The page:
MedImmune's Impact May Be Greater Than Many Suspect
The Supreme Court's recent decision in MedImmune, Inc. v. Genentech , Inc., 127 S.Ct. 764 (2007), may have broader implications than some realize. MedImmune holds that a licensee that believes it does not infringe any valid claim of the licensed patent may seek relief from the patent through a declaratory judgment action, even while the license remains in effect. If successful, the licensee is relieved of royalties; if unsuccessful, the license remains in place and royalty payments continue at the agreed rate.
At first, it might seem that the future impact of this decision could be controlled if patentees simply build covenant not to sue language into their license agreements. But the MedImmune decision has most likely resuscitated an earlier Supreme Court decision as well – Lear Inc. v. Adkins, 395 U.S. 653 (1969) – which speaks to this very point. In Lear, the Court held a patent licensee is not estopped to challenge the validity of the licensed patent. However, the court also held, in specific terms, that public policy strongly favors challenges to invalid or overly broad patents, and that contract clauses that purport to limit such challenges would be deemed void. In the years following Lear, some lower courts confirmed declaratory judgment suits could proceed even in the face of contract clauses that had been intended to bar such suits. See, e.g., Massillon-Cleveland-Akron Sign Co. v. Golden State Advertising Co., 444 F.2d 425 (9th Cir. 1971). Moreover, if the declaratory judgment was successful, most courts found that royalties paid after the filing date of the declaratory judgment action should get repaid.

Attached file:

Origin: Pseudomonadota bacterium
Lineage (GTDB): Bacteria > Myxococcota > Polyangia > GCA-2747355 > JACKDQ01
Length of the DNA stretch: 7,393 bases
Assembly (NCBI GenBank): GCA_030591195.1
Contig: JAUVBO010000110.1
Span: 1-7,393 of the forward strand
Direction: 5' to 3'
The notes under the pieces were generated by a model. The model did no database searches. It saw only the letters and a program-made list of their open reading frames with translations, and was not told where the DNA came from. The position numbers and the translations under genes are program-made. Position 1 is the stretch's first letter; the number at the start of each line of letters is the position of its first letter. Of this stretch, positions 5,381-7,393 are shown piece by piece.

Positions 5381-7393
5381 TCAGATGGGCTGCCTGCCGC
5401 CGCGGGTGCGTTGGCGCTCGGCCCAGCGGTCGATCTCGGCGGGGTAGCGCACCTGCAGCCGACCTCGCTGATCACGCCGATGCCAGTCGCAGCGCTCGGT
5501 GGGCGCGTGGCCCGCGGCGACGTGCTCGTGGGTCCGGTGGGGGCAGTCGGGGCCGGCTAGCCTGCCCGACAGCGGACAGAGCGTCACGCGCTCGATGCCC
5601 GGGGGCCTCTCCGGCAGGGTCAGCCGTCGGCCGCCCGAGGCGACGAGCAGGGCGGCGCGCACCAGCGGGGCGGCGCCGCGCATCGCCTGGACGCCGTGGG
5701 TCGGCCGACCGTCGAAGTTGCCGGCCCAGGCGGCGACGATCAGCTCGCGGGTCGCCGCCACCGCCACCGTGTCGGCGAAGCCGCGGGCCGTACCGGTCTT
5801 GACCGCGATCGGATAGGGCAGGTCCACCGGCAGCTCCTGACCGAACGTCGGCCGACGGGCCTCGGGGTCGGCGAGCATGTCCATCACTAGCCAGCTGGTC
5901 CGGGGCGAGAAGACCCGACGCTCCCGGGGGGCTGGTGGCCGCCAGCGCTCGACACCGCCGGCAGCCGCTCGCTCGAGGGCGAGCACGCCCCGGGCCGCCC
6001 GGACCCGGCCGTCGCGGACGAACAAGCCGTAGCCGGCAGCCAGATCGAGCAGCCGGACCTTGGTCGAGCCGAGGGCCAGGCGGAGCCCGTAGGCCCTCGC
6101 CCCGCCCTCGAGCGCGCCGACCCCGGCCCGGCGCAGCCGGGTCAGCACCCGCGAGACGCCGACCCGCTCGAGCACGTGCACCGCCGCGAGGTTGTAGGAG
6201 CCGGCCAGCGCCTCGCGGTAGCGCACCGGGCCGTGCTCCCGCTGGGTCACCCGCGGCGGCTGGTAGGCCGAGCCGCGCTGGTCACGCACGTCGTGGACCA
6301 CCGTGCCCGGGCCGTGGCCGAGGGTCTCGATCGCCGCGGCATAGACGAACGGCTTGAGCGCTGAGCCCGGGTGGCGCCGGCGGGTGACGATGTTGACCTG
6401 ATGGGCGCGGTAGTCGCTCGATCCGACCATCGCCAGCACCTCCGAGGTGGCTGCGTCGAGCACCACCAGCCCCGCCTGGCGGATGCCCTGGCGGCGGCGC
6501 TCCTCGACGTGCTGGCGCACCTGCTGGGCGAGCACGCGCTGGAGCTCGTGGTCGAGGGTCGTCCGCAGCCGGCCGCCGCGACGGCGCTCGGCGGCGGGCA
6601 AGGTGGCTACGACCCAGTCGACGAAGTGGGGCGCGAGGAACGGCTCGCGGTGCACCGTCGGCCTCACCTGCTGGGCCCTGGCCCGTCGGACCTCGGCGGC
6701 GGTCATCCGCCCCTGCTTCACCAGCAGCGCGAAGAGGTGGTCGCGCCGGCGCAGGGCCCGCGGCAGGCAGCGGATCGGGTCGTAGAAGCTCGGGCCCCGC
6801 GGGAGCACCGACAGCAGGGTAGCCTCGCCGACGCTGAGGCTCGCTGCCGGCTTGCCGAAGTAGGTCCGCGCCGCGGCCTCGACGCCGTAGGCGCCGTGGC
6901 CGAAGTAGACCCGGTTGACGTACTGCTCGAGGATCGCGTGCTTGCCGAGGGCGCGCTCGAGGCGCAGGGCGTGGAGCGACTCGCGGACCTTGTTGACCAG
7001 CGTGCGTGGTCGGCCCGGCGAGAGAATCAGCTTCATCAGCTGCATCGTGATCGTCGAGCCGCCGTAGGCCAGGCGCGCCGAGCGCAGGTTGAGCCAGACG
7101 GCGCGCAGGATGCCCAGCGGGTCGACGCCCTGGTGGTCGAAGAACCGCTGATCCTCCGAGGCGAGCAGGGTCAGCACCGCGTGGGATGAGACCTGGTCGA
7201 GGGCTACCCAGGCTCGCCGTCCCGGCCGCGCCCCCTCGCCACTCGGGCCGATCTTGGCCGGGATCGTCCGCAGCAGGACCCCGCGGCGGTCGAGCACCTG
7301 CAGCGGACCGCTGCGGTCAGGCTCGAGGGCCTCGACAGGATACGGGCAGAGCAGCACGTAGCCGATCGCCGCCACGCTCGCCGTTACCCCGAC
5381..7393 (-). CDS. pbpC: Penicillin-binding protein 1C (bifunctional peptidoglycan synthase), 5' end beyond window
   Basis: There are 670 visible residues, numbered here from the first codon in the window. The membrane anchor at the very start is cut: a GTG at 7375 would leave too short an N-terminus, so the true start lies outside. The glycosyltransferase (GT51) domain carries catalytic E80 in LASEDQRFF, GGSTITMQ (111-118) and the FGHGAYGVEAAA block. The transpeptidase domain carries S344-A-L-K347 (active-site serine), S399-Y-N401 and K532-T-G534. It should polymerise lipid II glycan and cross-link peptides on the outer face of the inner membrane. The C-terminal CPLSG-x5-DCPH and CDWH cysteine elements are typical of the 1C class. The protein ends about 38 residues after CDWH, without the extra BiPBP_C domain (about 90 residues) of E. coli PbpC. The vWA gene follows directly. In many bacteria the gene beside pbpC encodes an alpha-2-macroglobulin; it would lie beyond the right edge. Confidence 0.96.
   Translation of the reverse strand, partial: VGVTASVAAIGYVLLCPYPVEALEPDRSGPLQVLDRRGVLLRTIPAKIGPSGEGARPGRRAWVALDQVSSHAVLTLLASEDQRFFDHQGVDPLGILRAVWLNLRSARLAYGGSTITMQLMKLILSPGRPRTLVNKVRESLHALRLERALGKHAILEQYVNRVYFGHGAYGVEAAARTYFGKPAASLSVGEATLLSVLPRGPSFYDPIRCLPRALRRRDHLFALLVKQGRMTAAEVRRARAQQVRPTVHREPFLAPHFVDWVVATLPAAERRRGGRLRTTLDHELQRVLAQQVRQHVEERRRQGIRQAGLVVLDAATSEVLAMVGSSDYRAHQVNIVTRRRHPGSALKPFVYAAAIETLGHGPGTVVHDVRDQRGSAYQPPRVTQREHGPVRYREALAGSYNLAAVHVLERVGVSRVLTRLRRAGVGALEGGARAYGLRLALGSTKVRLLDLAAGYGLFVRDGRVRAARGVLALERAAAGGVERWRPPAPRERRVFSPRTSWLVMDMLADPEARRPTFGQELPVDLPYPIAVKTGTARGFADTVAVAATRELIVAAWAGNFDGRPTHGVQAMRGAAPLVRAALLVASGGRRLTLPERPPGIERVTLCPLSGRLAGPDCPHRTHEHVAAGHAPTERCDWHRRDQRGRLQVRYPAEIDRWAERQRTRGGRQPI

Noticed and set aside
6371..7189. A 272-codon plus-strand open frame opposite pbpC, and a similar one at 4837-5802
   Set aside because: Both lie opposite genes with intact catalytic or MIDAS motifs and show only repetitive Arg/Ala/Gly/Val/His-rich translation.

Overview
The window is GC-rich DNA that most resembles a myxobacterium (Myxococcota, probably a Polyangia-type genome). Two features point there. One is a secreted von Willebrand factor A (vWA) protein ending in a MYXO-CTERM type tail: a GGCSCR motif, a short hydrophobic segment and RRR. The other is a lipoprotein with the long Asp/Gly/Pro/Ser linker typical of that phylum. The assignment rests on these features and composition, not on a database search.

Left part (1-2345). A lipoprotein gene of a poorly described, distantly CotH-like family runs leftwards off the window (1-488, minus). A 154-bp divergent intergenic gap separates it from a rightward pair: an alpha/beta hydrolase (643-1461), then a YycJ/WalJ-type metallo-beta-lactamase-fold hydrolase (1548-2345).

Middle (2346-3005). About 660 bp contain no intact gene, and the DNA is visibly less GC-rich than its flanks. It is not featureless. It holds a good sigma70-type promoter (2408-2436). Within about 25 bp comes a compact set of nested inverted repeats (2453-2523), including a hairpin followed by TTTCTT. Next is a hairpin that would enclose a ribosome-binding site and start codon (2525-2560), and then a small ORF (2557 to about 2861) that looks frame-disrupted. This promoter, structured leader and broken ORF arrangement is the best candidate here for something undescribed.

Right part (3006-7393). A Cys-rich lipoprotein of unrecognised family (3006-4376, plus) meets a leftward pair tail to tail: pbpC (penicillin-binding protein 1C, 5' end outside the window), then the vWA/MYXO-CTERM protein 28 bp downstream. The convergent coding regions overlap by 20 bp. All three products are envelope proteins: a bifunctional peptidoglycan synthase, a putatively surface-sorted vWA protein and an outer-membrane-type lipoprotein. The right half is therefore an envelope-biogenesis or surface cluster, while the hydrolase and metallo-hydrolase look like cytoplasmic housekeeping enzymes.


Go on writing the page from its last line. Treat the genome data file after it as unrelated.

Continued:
In later years, Lear was eroded by a series of Federal Circuit decisions, the core of which has now been overturned by MedImmune, thus reestablishing Lear as good law. Thus, it is entirely possible that over time, companies accused of patent infringement will first seek a license -- to cap their exposure -- and then bring a declaratory judgment action to see if they can avoid that exposure altogether. Such tactics will trigger countermeasures, of course, which will certainly make for a new and interesting landscape for those involved in patent licensing. The new precedent will also have implications for the settlement of on-going litigation.
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